In the early 1930s, the Hornes moved to the Barrington countryside, purchasing a section of J.V. Watson’s Valley View Farm at 260 Otis Road, and engaging the Milwaukee architects Eschweiler and Eschweiler to make improvements to a shingle style house built in the latter years of the First World War. The log books of Eschweiler’s work were found by the present owners in the basement, together with invoices for the purchase of plant materials from Watson’s Nursery then located south of Barrington.

They had four children, and remained anchored in the idyllic countryside northwest of Chicago. Both Bunny and Bill were prominent in community affairs. Occasionally there were visits to the Hemingways, especially at their houses in Cuba and later, Key West.

On one memorable occasion Bill and Bunny had visited Bill’s parents in Cuba, and came back to Key West by way of the Havana Ferry. The Hemingways were not at Key West, but had decamped to the Dry Tortugas. Invited to join them, a boat was procured and the Hornes set out for these uninhabited cays 40 miles to the west. For the next few days they fished, visited the bird sanctuaries, cooked, ate on the boats, and slept in sleeping bags in the shed.

The last time that Bill and Bunny saw Ernie and his then wife, Mary, was in 1958, when they took two of their sons for an Easter vacation in Cuba. Hemingway had established residence years before at the Finca Vigia, San Francisco de Paula. Staying nearby, the Horne family was welcomed daily chez Hemingway. Ernie was keeping an ascetic pace starting work at 6 a.m. without breakfast, writing well into the early afternoon. Mary was very protective of him. By then he was “Papa”, with a beard, and all ladies were “daughters”. The letters exchanged following that visit reveal the warmth of this long friendship (see next page).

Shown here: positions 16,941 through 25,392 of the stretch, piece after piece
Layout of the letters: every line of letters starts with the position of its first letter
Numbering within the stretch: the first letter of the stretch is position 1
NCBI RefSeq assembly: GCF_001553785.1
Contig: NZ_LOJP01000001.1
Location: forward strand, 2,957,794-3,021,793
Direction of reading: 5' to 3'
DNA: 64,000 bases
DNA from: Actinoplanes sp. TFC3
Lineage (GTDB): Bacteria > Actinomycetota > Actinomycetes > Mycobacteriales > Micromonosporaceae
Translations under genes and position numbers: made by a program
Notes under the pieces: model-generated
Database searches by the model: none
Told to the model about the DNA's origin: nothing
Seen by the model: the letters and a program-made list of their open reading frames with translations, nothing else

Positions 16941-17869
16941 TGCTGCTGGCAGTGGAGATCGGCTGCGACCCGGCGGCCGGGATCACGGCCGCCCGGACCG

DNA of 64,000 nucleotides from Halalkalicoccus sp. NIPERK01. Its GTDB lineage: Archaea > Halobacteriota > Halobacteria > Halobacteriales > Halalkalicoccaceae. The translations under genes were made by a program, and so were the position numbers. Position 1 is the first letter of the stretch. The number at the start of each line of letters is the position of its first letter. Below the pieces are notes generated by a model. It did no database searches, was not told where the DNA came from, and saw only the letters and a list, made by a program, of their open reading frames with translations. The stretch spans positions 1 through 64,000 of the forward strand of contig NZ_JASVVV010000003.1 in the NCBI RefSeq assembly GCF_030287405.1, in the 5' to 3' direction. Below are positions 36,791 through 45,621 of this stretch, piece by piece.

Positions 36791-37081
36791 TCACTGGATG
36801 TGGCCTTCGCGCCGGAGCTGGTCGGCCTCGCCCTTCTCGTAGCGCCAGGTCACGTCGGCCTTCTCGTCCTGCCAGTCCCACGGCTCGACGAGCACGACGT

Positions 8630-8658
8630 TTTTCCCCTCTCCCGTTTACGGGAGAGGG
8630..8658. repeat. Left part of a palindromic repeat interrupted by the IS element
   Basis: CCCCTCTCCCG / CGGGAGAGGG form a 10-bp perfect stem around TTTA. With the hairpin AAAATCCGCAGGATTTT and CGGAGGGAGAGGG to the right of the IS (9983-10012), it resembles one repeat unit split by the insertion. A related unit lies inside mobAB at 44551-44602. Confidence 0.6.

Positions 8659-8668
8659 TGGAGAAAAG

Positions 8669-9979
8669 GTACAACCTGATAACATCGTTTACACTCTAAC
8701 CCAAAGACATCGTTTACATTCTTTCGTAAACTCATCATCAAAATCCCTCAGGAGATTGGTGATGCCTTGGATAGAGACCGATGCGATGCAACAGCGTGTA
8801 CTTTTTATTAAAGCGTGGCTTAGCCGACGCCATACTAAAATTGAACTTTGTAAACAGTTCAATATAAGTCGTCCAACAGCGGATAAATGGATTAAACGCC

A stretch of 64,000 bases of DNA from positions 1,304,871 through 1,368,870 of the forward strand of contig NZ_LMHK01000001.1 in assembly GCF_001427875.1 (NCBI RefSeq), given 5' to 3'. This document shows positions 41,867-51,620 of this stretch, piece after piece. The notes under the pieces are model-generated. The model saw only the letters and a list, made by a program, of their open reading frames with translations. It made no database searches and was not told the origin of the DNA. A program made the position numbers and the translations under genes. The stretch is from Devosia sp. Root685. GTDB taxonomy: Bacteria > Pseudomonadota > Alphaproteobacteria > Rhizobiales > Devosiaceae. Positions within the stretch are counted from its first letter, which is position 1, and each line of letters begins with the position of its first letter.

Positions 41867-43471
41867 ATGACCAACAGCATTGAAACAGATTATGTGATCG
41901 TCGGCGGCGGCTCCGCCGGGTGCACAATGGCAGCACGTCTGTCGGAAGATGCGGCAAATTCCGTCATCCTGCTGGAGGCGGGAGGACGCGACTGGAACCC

It was the year that Fidel Castro came to power in Cuba, and there was fighting at the eastern end of the island. The Hemingways closed the house and moved to their residence in Ketchum, Idaho. From there, on July 1, 1961, news came to Bill Horne, ironically attending a reunion of the old Section IV friends in Glencoe, Ill., that their friend Ernie had decided that his time in an increasingly troubled life was over.

Bill and Bunny flew out to Idaho, where Bill was an Honorary Pallbearer at the mountainside Catholic service, on a day of blue skies with the Sawtooth Mountains in the background. For all his flaws, this magnificent man was mourned by the friends he in turn held close. In 1979 Bill Horne would say: “…we were always very dear friends. We respected each other, regarded each other, loved each other in a way. Bunny is my pride and joy, and Ernie, they are the two great things in my life.”

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Barbara L. Benson grew up in Kent, England, and later moved to New York. She settled in Barrington and has walked with our history since she first arrived here in 1980.

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Quintessential America™ is a recurring series of stories reflecting American values and community achievement. Some will be big stories. Some will be small. They’ll all be about Americans doing what we do best — sharing, helping, living.